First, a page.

Motivation, motivation, motivation


If you've started reading this blog post and not watched the video yet, stop. Watch it now, I'll be here when you get back.

So, while the talk/animation was obviously directed at an economically minded audience, I can't help but apply what was said to the education industry. Successfully motivating students is fundamental to the success of the students whom I teach. Often it is this aspect that defines positive learning experiences versus attempts that simply do not work.

Look inside most contemporary classrooms and you'll find some sort of reward system. It's not spoken about as openly as it used to be, because as educators we've all heard about the fact that incentivising work doesn't help build a sense of empowerment or ownership of learning amongst students. And yet, you'll find a system in my classroom and almost all of the ones I've ever been privileged enough to encounter in the schools I've worked with.

Whether it's a certificate at an assembly, stickers on a poster, clapping after sharing, a classroom shop, playing outside games or hosting a fun party; teachers are constantly looking for the proverbial "carrot on the stick". You can call it positive reinforcement or bribery - (I sometimes think that we are simply changing the language of what we do rather than changing our actual practice).

So what are the drawbacks? Obviously students without a sense of earning the reward, can develop into people with a pronounced sense of entitlement and they are not going to make fabulous future leaders, so we don't want to encourage that. But we don't want them to become depressed or feel ignored as a result of a lack of incentive or motivation to strive for success. I once read that, given the choice of an expected reward versus a mere opportunity for a reward, students were far more motivated to choose the opportunity for an award, rather than the reward as a given. For example, if a student had successfully completed a difficult task, they may prefer to spin a wheel with a variety of outcomes on it and accept what it lands on (even if some of the options weren't ideal), rather than receive a standard incentive. The element of a random reward became much more motivating than one that was routinely distributed. Some my argue that it promotes a gambling sensibility but personally I would argue that life has lots of little surprises, rewards and setbacks and therefore dealing with a variety of unpredictable outcomes IS valuable and resilient learning.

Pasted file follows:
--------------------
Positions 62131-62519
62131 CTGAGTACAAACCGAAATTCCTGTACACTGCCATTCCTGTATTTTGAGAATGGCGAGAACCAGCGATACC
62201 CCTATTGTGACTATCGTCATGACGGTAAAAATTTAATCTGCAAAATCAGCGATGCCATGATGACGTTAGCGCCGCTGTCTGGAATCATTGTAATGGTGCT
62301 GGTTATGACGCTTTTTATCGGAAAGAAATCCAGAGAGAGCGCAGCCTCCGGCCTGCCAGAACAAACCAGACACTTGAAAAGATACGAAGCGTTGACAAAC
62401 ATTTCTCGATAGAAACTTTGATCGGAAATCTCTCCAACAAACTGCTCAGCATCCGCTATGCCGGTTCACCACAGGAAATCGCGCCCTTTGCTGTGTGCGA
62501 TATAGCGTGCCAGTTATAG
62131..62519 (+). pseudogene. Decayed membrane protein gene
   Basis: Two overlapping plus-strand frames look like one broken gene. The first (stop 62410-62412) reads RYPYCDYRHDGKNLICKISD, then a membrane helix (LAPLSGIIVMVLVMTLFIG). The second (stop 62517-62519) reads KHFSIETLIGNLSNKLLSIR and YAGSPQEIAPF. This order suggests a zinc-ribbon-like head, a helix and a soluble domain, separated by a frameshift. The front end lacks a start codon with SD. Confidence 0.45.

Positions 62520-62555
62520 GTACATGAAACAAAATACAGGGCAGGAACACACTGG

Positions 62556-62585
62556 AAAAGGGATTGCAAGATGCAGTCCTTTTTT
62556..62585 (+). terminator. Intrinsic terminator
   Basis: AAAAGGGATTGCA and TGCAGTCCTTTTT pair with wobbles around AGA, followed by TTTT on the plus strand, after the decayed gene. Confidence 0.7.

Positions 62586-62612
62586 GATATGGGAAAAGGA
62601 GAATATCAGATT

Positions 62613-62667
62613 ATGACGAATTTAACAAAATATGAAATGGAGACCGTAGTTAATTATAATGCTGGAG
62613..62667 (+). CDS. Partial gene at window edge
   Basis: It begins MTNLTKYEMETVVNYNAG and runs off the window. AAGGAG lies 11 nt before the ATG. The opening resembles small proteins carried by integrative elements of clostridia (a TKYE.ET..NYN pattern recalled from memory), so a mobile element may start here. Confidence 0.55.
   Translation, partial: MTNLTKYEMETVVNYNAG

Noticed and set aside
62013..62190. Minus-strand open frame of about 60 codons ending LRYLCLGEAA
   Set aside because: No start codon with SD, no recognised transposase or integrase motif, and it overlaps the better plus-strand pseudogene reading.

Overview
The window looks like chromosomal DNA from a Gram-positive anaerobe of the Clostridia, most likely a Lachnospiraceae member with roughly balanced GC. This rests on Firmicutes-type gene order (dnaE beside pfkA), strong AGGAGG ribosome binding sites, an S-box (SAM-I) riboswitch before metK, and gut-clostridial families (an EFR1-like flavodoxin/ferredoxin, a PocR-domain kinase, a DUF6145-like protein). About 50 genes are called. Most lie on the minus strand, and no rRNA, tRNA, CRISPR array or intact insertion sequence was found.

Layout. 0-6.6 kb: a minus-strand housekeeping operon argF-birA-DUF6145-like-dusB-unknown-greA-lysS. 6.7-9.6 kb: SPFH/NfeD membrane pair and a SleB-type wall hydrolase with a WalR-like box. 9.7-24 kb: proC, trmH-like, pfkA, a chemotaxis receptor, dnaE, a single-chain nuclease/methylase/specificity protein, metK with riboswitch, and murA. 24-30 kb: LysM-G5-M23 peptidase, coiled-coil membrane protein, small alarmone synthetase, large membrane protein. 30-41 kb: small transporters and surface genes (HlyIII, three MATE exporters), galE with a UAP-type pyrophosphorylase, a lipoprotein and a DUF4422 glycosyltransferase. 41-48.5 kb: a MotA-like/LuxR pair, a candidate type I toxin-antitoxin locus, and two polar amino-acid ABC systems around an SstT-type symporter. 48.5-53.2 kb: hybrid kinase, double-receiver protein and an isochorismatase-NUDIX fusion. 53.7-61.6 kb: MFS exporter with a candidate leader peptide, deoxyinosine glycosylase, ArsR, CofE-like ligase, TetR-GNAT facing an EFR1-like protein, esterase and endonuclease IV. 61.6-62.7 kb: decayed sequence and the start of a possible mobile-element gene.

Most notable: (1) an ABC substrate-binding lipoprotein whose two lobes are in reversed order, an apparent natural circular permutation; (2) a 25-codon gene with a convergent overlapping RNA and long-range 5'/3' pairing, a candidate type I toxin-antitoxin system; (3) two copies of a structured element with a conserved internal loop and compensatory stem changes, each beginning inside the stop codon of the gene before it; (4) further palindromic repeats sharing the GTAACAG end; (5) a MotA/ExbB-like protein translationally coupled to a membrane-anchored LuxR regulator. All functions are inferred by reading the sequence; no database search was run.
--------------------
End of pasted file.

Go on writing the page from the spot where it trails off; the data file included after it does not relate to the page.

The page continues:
The strongest message I took from the animated video was self direction being the key to fresh ideas and motivated workers. I loved how "getting out of the way" was the message for employers. In an education context I am beginning to form an idea to develop an open project with relaxed parameters for my students to experience the freedom to learn in their own styles. In essence, I would essentially 'get out of their way' and fulfil a supportive role rather than an interventionist one. Small steps, as I'm not ready to hand the whole day over to a bunch of 10-11 year olds aka 'Lord Of The Flies' (!!) but, I am keen to explore the motivational outcomes of developing such a unit.

JS

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